1.    What did you see and do during your visit?  Who was included (describe participants from both projects)?

 The Sunriver/La Pine visitors included Michael Chavarin – music teacher, Stefanie Bright – parent/community representative, and Gayle Vidal – project manager.

 Lincoln City hosts included Christine Tell – Board Chair, Siletz Bay Music Festival, Mike Freel and Andy Hordichok– music teachers, Betsy Wilcox – principal/district curriculum director, Nick Lupo – principal, Taft Middle School, Majalise Tolan – principal, Taft High School, and Niki Price – Executive Director, Lincoln City Cultural Center.

On Monday we watched Mike teach his second grade music class at OceanLake School and learned from Betsy Wilcox how the “Music is Instrumental” project is being integrated into school and district planning.  Over dinner with Christine at Salishan we learned more about the Lincoln City area and the background and scope of their project

Tuesday morning at Taft HS we watched Andy and Mike teach 6th grade band classes, recently divided into advanced and beginner groups.  After a tour of the remodeled Taft HS Commons, which had been transformed into a large stage with theater lights and a state of the art sound room, we learned about the after school drama program created by a partnership between a local theater group and the school.  

Nick reviewed 6th grade Star Reading and Math first year and current year student scores demonstrating greater gains for student enrolled in band.  Test score discrepancies between band and non-band students the first year led their team to commit to mandating band for all 6th grade students.

Leaving Taft HS, we toured the Lincoln City Cultural Center where Niki described local cultural groups and resources.  Over lunch with Christine and Niki we discussed ongoing outreach activities, including plans to support regular classroom teacher arts proposals, plans for bringing visiting artists to the schools, and results from a community survey sampling awareness and beliefs about the project.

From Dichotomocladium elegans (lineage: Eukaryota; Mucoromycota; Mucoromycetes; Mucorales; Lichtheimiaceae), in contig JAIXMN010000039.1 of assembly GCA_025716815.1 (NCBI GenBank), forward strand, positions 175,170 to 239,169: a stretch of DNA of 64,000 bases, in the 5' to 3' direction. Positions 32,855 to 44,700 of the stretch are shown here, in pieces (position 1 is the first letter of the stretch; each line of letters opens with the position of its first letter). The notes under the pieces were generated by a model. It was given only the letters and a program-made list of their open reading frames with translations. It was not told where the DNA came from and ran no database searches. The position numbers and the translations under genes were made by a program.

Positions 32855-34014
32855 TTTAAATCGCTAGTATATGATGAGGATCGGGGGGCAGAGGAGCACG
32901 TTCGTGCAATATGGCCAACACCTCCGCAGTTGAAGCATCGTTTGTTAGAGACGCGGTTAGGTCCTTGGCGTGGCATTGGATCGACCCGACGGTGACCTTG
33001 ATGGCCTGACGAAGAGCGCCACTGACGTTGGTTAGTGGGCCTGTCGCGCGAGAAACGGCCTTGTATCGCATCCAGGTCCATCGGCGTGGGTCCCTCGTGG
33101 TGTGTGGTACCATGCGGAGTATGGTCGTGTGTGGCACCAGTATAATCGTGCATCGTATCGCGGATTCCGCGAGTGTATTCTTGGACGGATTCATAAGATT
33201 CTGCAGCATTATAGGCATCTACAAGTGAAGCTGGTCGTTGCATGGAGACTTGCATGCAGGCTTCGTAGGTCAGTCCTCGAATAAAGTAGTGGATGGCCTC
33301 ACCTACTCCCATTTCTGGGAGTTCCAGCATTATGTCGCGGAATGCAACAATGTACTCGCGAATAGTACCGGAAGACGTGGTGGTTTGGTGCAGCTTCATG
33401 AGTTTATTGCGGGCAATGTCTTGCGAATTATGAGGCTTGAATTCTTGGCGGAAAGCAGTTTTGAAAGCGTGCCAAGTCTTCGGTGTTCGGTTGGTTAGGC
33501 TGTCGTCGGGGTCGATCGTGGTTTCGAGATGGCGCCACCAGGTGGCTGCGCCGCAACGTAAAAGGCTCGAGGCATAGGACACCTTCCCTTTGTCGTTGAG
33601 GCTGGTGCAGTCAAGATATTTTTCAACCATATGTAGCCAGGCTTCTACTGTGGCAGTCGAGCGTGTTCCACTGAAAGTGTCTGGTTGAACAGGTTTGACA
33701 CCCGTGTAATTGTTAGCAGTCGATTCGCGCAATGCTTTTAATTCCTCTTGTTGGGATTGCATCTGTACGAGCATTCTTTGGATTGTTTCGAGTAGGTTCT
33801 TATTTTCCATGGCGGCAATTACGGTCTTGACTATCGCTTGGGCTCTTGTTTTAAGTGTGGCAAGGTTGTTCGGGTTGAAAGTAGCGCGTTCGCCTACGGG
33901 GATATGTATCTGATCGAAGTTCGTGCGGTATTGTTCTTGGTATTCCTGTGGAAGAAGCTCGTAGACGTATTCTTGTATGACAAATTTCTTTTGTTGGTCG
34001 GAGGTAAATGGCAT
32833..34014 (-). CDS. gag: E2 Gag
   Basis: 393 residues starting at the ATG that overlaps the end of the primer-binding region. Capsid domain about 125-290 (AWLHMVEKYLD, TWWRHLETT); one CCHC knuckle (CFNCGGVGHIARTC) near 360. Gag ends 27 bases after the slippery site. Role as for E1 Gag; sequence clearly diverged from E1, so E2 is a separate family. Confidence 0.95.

2.   What were you hoping to learn during your visit?  Did you learn what you were hoping to learn?  Did you learn anything you didn’t expect to learn?

Prior to the visitation the Sunriver/La Pine team planned to observe how the Siletz project integrated and managed studio activities into school routines, provided staff development, created and used program evaluation, and involved community in supporting their project.

We learned a lot during our visit, including the following:

School project integration and management and program evaluation – Elementary, middle and high school staff work together as a strong team.  Using data, all principals agreed to make schedule changes and commit to building support with parents and community for their decision to create a universal band experience for all 6th graders.  The emphasis on band has been completely integrated into school management routines at every level.

Professional development – After hiring Mike, a professional musician and new music teacher, the administrative team supported their two music instructors’ attendance at a music conference where they bonded as colleagues and planned methods and materials needed for the success of their elementary/middle school music programs. 

The quality of music education and the engagement of students in both the second grade elementary program and the 6th grade band program was excellent.  Both teachers were skilled and focused on expecting steady musical progress from all students at all levels.  The emphasis on using professional development and concentration of resources to support staff planning has helped to integrate program goals across grade levels and to support sustainable positive student impact.

 Community engagement – A successful partnership exists between a community drama group and the schools that provides both students and community members the opportunity to work together in upgraded school facilities to produce a musical (this year, Fiddler on the Roof).

The Siletz team named their project “Music is Instrumental” and distributed information about it to the community by creating informational cards, posters and doing presentations to and surveys of community groups and individuals.  Future outreach to the community will be guided by the information gathered.

3.    What stood out to you from your visit?  Did anything in particular either resonate or surprise you?